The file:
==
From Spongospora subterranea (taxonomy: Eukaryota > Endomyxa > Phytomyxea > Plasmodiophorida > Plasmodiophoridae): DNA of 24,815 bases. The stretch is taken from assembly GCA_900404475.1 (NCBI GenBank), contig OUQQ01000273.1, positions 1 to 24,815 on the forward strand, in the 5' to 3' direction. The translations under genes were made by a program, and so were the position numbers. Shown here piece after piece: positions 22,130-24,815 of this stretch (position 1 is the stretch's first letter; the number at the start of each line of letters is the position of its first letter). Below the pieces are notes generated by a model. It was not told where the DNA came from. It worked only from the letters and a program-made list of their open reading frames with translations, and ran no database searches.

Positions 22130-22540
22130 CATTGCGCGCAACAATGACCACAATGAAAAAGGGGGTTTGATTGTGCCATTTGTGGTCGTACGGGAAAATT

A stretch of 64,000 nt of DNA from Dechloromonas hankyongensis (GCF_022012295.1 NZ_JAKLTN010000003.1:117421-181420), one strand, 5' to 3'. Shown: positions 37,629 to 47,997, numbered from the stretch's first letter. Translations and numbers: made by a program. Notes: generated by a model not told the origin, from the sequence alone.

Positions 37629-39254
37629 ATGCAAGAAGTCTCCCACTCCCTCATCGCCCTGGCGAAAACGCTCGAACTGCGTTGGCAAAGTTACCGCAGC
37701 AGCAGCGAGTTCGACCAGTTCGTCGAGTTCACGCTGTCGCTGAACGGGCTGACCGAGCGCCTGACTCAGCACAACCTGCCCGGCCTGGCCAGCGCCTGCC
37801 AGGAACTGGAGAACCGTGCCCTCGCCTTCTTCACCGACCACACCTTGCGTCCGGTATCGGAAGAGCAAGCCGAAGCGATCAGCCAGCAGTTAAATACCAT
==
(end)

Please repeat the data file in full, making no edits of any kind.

From Spongospora subterranea (taxonomy: Eukaryota > Endomyxa > Phytomyxea > Plasmodiophorida > Plasmodiophoridae): DNA of 24,815 bases. The stretch is taken from assembly GCA_900404475.1 (NCBI GenBank), contig OUQQ01000273.1, positions 1 to 24,815 on the forward strand, in the 5' to 3' direction. The translations under genes were made by a program, and so were the position numbers. Shown here piece after piece: positions 22,130-24,815 of this stretch (position 1 is the stretch's first letter; the number at the start of each line of letters is the position of its first letter). Below the pieces are notes generated by a model. It was not told where the DNA came from. It worked only from the letters and a program-made list of their open reading frames with translations, and ran no database searches.

Positions 22130-22540
22130 CATTGCGCGCAACAATGACCACAATGAAAAAGGGGGTTTGATTGTGCCATTTGTGGTCGTACGGGAAAATT

A stretch of 64,000 nt of DNA from Dechloromonas hankyongensis (GCF_022012295.1 NZ_JAKLTN010000003.1:117421-181420), one strand, 5' to 3'. Shown: positions 37,629 to 47,997, numbered from the stretch's first letter. Translations and numbers: made by a program. Notes: generated by a model not told the origin, from the sequence alone.

Positions 37629-39254
37629 ATGCAAGAAGTCTCCCACTCCCTCATCGCCCTGGCGAAAACGCTCGAACTGCGTTGGCAAAGTTACCGCAGC
37701 AGCAGCGAGTTCGACCAGTTCGTCGAGTTCACGCTGTCGCTGAACGGGCTGACCGAGCGCCTGACTCAGCACAACCTGCCCGGCCTGGCCAGCGCCTGCC
37801 AGGAACTGGAGAACCGTGCCCTCGCCTTCTTCACCGACCACACCTTGCGTCCGGTATCGGAAGAGCAAGCCGAAGCGATCAGCCAGCAGTTAAATACCAT